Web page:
10 must-have development tools that (mostly) won't strain the budget

-May 28, 2015

As an independent consultant, the advantage to having the right set of tools available for the job is only too apparent. Having the right tools not only decreases stress but also increases productivity and efficiency at a rate that far outweighs the cost of even the most expensive tools. After taking a few moments to consider the tools that make my job easier and more efficient, I’ve compiled a short list of 10 tool categories that are must haves.

In forming this list, I have chosen tools that are relatively inexpensive but have made all the difference in my ability to produce value efficiently. The tools mentioned also are ones that I personally use and have no financial or developmental tie to. They are simply tools that I must have to get the job done.

Tool #1 – Top-notch Text Editor
Many IDE’s come with a text editor that contains standard text editing features. These features may include basic search, replace, etc. These basic features are great for the hacker or maker whose 40-hour a week job isn’t to develop embedded software. A professional embedded software engineer, though, needs a top-notch text editor with features beyond the basics. Features such as the ability to perform multi-selection editing, batch editing, and text transposition, to name a few, are features that give the professional an efficiency edge.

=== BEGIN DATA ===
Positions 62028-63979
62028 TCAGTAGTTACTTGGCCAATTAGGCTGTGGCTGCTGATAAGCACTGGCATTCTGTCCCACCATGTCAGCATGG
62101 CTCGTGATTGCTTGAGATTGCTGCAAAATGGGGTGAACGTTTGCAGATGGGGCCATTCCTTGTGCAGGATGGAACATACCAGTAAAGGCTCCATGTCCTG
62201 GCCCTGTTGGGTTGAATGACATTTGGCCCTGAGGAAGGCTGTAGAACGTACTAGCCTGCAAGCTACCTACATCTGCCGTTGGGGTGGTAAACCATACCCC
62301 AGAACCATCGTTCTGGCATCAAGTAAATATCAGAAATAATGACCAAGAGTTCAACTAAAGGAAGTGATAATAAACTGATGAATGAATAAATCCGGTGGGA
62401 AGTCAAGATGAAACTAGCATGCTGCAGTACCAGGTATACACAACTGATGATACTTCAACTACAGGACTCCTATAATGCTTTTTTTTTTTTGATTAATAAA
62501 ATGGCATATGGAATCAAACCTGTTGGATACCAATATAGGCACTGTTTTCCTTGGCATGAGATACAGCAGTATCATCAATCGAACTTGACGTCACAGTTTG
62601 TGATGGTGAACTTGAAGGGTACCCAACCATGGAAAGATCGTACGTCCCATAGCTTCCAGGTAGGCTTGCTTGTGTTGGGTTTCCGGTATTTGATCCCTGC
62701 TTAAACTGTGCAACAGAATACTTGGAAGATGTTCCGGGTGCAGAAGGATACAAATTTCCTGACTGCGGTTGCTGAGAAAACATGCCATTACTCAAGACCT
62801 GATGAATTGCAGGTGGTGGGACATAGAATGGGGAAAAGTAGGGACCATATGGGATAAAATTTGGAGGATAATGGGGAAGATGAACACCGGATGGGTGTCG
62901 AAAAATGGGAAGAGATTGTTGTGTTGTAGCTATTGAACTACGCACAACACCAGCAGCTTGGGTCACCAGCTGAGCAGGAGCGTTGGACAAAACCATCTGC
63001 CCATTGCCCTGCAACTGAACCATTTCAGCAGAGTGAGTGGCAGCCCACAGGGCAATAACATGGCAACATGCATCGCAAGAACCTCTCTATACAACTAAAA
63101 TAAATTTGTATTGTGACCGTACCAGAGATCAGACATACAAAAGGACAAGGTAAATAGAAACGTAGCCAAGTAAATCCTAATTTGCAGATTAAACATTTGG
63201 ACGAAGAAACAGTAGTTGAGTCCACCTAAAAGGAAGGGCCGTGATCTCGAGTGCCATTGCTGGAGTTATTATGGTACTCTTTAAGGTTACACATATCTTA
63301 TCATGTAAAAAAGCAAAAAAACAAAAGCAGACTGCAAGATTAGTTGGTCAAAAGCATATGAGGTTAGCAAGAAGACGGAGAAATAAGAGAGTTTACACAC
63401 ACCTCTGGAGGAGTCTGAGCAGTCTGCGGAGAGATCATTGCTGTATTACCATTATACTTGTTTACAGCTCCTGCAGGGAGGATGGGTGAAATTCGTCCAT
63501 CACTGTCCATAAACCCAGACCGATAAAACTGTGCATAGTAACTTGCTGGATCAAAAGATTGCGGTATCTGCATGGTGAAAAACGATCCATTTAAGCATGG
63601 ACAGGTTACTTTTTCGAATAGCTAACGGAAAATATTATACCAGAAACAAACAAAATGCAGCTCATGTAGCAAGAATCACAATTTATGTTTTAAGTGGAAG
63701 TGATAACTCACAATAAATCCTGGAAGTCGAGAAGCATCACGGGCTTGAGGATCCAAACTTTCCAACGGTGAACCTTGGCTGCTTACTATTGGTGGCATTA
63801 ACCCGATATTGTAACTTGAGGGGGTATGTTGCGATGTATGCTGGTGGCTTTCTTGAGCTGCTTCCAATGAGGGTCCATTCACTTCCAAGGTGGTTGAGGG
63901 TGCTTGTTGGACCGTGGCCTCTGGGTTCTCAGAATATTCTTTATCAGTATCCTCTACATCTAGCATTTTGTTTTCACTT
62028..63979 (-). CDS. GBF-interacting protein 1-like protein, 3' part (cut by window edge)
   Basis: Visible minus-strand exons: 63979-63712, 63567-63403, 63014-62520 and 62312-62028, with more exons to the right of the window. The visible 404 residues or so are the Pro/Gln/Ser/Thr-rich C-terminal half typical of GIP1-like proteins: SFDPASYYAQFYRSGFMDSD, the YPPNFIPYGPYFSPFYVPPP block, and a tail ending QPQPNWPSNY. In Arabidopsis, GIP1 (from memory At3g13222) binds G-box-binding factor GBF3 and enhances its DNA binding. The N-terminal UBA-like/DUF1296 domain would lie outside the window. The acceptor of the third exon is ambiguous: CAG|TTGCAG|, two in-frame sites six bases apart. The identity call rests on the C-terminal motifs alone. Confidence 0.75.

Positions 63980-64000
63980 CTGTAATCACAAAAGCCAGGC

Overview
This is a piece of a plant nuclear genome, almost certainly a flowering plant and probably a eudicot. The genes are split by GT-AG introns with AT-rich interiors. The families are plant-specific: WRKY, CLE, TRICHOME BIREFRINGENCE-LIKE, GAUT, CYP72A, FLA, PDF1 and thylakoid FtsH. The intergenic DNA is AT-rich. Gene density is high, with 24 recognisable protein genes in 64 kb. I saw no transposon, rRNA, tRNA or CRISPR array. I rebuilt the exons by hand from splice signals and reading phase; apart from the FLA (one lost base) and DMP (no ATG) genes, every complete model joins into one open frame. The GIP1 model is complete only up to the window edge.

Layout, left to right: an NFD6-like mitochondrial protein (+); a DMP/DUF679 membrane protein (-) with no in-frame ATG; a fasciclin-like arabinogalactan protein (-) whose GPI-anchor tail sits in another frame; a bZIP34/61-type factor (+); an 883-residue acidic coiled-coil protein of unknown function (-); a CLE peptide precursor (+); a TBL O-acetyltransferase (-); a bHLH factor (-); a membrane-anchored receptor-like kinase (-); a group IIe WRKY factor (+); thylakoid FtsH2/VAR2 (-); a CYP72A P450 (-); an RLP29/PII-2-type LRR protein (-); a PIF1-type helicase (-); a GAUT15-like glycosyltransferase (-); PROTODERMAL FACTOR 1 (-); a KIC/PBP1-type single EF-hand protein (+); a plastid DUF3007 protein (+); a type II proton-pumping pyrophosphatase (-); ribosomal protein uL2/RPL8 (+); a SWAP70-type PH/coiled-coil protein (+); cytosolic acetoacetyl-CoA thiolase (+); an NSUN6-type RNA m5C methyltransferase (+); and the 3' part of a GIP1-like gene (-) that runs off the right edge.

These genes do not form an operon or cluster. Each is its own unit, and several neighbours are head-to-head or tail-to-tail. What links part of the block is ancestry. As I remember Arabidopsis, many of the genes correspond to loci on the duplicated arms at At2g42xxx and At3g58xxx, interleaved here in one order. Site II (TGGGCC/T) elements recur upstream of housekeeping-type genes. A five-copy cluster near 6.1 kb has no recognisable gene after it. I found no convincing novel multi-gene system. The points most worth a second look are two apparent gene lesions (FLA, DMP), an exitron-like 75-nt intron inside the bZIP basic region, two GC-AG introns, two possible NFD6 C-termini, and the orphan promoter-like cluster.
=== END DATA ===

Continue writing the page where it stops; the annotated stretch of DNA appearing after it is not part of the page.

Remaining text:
One of my favorite text editors to use is Sublime Text 3. The text editor is supported across multiple platforms such as Windows and Mac. Sublime Text is also free to try indefinitely with a friendly periodic reminder to purchase the tool for less than $100. One other feature I have found useful is that the development language can be specified, which then lets the tool perform keyword and syntax highlighting. In any event, the moral of the story is that a serious developer needs a high-end text editor beyond the capabilities of those included in your standard IDE distribution.

Tool #2 – Text Comparison Tool
Tools such as SVN and Git provide basic functionality for comparing the current version of a file or folder with its previous version. I have had times, though, when these basic tools just don’t fit the bill. For example, on occasion I have updated source from a client or third-party vendor come across my desk that isn’t revision controlled. I could add the code to my own revision system but for the most part I have no interest in having this third-party code in my system. In order to determine what has changed, I can use a tool such as Beyond Compare that can generate a change report so that I can see every change that has occurred in every file at a glance.